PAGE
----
General Code differences

wizards rage

1st Grade Fringe
Apr 18, 2016
Interesting comparison between the codes

Interesting comments particularly this part about line ball forward passes, etc

“The benefit of the doubt convention is applied to the attack in rugby union but the reverse is the case in the NRL, resulting in fans educated to watch for every negative breach.”

I agree with this comment and this could be debated at length about the issue with consistency, the reffing structure and 3rd ref reviews, etc

Full article:

OPINION: Rugby union is the sport which invented a schoolboy, rather than the other way around.

Myths are so ingrained that the Webb Ellis Cup, the trophy awarded to the winner of the Rugby World Cup, is named after a schoolboy who may never have actually "picked up the ball and ran".

If William Webb Ellis, a student at Rugby School, really did do this, the story was only accorded some credibility 72 years later.

It was 1895, the year when rugby league broke away and the 15-a-side game was searching for something historical to re-assert control over a game it was losing.

But rugby union is now in control in every country of the world where both codes are played, except Australia. Even so, the NRL, particularly its referees and coaches, can learn from the Rugby World Cup, which has now reached the final stage in Japan.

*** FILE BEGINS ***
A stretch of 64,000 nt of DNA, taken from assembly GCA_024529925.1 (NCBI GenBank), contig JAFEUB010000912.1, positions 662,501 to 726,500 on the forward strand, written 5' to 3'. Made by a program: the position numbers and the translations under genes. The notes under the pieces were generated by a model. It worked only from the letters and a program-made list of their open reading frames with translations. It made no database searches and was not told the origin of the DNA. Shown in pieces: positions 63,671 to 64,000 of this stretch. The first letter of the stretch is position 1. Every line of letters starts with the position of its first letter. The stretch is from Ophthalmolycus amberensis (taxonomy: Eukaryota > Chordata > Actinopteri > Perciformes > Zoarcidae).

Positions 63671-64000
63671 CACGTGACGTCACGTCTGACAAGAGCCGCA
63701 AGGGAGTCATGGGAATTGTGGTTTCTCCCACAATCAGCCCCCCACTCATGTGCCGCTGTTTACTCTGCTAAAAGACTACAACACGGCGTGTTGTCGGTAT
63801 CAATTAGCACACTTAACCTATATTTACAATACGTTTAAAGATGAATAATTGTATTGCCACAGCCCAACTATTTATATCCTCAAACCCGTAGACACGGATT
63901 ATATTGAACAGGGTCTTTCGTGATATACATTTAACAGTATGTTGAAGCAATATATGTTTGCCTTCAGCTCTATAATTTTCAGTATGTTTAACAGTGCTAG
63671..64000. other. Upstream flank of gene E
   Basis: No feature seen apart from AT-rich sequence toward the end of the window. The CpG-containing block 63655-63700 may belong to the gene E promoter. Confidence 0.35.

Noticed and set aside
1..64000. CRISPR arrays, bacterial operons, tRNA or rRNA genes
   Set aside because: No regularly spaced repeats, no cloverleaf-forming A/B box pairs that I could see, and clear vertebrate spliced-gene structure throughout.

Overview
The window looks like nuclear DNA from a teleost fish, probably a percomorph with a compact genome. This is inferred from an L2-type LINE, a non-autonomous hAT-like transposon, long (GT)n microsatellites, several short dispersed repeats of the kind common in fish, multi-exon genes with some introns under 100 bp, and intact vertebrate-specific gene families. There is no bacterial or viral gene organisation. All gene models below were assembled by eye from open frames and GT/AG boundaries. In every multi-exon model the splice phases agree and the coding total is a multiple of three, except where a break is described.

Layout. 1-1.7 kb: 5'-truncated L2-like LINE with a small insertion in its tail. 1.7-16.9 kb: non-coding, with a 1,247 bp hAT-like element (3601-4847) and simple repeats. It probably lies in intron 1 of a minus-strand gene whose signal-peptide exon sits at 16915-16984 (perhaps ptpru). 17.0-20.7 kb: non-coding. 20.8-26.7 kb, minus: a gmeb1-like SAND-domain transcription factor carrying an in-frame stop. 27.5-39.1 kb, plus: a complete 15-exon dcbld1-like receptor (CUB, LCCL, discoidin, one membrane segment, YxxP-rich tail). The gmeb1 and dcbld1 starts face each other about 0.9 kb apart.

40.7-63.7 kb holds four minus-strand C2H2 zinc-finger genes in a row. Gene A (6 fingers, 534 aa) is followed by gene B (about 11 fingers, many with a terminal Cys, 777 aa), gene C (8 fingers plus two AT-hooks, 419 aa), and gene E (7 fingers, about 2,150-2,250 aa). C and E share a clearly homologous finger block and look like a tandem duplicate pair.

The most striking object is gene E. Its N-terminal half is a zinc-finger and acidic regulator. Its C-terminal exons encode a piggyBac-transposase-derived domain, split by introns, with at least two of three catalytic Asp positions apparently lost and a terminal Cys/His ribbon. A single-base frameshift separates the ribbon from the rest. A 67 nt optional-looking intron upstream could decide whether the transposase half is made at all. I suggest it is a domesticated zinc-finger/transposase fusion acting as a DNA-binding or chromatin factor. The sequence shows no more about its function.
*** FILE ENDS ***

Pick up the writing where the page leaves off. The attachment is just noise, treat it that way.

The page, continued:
Rugby union suffers from the criticism it is over-refereed. Yet if all the marginal flat passes seen in Japan were ruled forward, the total stoppages in some games would mean fans seeing little action.

If the referee blew his whistle for every minuscule fumble of the ball on the ground, there would be even less football played.

In the NRL, however, radar straight passes to a winger are pulled up and balls momentarily lost before being re-gathered result in scrums despite there being no disadvantage to the defence. Rugby union referees also apply the advantage rule sensibly.

The benefit of the doubt convention is applied to the attack in rugby union but the reverse is the case in the NRL, resulting in fans educated to watch for every negative breach.

If rugby union referees blew the whistle on every dubious pass, teams would revert to one-out, boring rugby, yet the myth endures that its rules can only be comprehended by a battery of Franciscan monks.

Rugby league, as refereed in Australia, is rapidly becoming a game where the sinful, even in attack, are forever punished.

NRL coaches can learn from England's Eddie Jones, who has three game plans in this World Cup; our NRL guys tend to have only one, although the Roosters can vary the attack.